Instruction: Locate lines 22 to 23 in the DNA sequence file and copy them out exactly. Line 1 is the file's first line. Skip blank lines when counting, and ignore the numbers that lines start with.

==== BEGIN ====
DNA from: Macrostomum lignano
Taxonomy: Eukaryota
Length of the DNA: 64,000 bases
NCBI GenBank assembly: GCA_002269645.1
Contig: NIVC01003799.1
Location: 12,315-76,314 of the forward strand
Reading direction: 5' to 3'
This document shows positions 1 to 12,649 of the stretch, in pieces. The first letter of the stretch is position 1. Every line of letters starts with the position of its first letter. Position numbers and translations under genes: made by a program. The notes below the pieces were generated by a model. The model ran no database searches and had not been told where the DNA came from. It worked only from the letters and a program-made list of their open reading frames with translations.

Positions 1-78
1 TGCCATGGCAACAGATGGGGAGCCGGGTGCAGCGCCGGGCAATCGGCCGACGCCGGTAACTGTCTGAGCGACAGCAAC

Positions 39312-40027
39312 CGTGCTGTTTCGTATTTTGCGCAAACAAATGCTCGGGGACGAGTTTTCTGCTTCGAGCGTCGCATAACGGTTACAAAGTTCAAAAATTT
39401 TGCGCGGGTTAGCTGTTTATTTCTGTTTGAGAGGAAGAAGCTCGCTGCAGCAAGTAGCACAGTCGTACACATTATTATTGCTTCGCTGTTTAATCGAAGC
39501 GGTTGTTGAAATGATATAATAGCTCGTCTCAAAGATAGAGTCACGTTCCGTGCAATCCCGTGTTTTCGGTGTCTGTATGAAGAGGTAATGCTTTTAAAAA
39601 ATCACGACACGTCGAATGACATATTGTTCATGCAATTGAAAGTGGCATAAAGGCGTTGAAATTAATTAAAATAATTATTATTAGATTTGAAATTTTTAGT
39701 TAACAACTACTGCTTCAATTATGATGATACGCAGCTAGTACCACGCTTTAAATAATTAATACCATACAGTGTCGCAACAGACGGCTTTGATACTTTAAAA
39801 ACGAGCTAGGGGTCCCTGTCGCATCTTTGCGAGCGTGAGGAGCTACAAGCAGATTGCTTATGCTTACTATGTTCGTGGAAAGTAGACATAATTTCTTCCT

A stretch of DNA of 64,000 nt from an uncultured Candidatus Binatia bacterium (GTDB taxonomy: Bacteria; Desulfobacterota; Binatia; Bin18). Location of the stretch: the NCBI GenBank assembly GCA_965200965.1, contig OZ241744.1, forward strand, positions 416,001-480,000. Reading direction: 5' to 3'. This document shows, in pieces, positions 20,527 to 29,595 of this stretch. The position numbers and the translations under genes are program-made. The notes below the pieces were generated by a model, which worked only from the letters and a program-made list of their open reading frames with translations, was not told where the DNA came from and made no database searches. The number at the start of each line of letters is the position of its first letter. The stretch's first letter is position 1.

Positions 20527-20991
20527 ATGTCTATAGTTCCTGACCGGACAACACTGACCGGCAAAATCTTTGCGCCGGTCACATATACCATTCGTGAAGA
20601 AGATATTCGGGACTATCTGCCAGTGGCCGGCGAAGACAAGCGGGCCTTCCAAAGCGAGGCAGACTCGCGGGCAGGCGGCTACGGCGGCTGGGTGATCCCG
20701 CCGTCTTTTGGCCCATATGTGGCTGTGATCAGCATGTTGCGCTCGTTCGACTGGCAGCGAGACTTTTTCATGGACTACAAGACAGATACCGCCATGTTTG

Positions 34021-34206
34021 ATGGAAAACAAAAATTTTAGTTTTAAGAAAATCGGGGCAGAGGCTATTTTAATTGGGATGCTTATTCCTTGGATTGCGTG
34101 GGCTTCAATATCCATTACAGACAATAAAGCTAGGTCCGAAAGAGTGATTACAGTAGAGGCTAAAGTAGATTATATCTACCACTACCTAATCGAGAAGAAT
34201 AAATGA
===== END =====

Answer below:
20701 CCGTCTTTTGGCCCATATGTGGCTGTGATCAGCATGTTGCGCTCGTTCGACTGGCAGCGAGACTTTTTCATGGACTACAAGACAGATACCGCCATGTTTG

Positions 34021-34206